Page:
at Basement East
Roving rock ‘n’ roll philosopher Rayland Baxter’s new album, Wide Awake, is out July 13, and he’ll be at Basement East on July 18 - 19 as a hometown
Baking tarts. Removing a spleen. Perhaps only Dr. Jeanne Ballinger sees an analogy between the two. Both are fun for her.
“I know it may sound strange, but I like the act of surgery,” says Dr. Ballinger, a general surgeon at St. Thomas Hospital. “I like to put my hands in a human body. It’s a craft, like cooking, and I think most surgeons enjoy it.”
Sixty percent of the surgeries Dr. Ballinger performs are breast cancer-related. She also uses laparoscopic surgery for treating diseased gallbladders, spleens, and colons. In her 30 years of surgical experience, she has seen how dramatically laparoscopy has changed a patient’s surgical options.
“We used to do gallbladder surgery through huge incisions,” she explains. “Laparoscopy really caught on in 1988. Now we can accomplish the same thing with four small incisions.”
Dr. Ballinger was hooked on surgery when she did her surgical rotation in medical school. Not one for sitting still, surgery makes sense for her. So do her involvements in philanthropies like the American Cancer Society and Second Harvest Food Bank.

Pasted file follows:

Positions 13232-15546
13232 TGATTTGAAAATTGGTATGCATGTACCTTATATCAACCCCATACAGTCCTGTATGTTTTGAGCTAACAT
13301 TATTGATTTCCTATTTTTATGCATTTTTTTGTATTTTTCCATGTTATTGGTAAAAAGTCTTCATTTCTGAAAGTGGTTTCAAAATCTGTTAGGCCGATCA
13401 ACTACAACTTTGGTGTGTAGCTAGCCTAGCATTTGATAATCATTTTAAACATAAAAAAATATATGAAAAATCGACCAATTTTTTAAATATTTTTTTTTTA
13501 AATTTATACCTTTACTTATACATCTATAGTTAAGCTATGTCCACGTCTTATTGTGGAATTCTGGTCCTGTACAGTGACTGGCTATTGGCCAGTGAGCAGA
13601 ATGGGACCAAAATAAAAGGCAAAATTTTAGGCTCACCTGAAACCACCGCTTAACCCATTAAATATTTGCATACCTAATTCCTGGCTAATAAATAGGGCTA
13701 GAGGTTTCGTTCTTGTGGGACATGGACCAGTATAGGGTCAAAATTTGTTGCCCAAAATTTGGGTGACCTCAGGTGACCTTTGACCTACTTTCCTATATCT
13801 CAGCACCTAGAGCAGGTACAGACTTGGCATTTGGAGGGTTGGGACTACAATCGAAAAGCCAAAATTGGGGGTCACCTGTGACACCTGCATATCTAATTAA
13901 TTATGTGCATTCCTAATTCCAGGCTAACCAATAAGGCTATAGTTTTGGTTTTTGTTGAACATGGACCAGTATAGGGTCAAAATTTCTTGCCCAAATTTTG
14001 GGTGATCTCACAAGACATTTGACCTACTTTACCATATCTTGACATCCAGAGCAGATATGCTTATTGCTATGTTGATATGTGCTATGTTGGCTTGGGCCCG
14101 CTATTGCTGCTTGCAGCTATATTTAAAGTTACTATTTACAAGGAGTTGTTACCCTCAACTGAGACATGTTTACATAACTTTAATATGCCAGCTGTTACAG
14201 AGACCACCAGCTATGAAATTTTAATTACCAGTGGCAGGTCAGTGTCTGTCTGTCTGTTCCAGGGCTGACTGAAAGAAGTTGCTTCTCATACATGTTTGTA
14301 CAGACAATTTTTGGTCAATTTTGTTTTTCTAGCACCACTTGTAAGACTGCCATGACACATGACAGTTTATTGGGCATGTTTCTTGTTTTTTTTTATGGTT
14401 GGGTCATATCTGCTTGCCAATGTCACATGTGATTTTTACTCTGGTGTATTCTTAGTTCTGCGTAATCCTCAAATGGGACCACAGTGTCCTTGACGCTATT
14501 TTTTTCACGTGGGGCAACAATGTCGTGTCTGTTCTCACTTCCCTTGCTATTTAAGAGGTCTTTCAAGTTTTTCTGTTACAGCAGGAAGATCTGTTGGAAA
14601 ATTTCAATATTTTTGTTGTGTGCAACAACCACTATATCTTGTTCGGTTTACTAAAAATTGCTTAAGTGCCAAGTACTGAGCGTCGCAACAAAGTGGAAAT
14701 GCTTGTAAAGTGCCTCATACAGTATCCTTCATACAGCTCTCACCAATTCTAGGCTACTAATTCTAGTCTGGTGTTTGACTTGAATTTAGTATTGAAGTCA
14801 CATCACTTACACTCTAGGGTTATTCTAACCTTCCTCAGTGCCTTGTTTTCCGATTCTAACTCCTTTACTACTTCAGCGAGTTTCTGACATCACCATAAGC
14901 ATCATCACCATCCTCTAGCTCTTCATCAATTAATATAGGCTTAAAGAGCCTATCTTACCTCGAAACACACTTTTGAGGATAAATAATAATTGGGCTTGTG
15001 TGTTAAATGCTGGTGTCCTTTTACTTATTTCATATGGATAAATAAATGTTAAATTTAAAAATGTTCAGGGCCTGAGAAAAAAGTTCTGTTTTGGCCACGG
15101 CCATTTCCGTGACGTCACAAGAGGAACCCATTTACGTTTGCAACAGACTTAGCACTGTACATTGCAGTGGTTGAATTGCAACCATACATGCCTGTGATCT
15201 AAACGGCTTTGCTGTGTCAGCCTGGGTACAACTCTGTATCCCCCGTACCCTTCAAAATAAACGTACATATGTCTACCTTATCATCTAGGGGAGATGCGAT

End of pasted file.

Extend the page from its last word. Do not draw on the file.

“When I retire, I think I’ll go volunteer at Second Harvest and move food around,” laughs Dr. Ballinger. “My hands have to stay busy. That’s another reason I enjoy cooking.” Family dinners were a mainstay in the Ballinger household where she raised two sons. It was an important time to stop and be together. “Sometimes I would have to go back to work after we ate, but we always stopped and ate together and talk,” she says.
“Today people are so rushed, and that extends into medicine. As physicians we need to take the time to listen to our patients’ stories and explain their treatment. The act of surgery may be fun for me, but I always recognize that patients are scared—especially if surgery is involved.”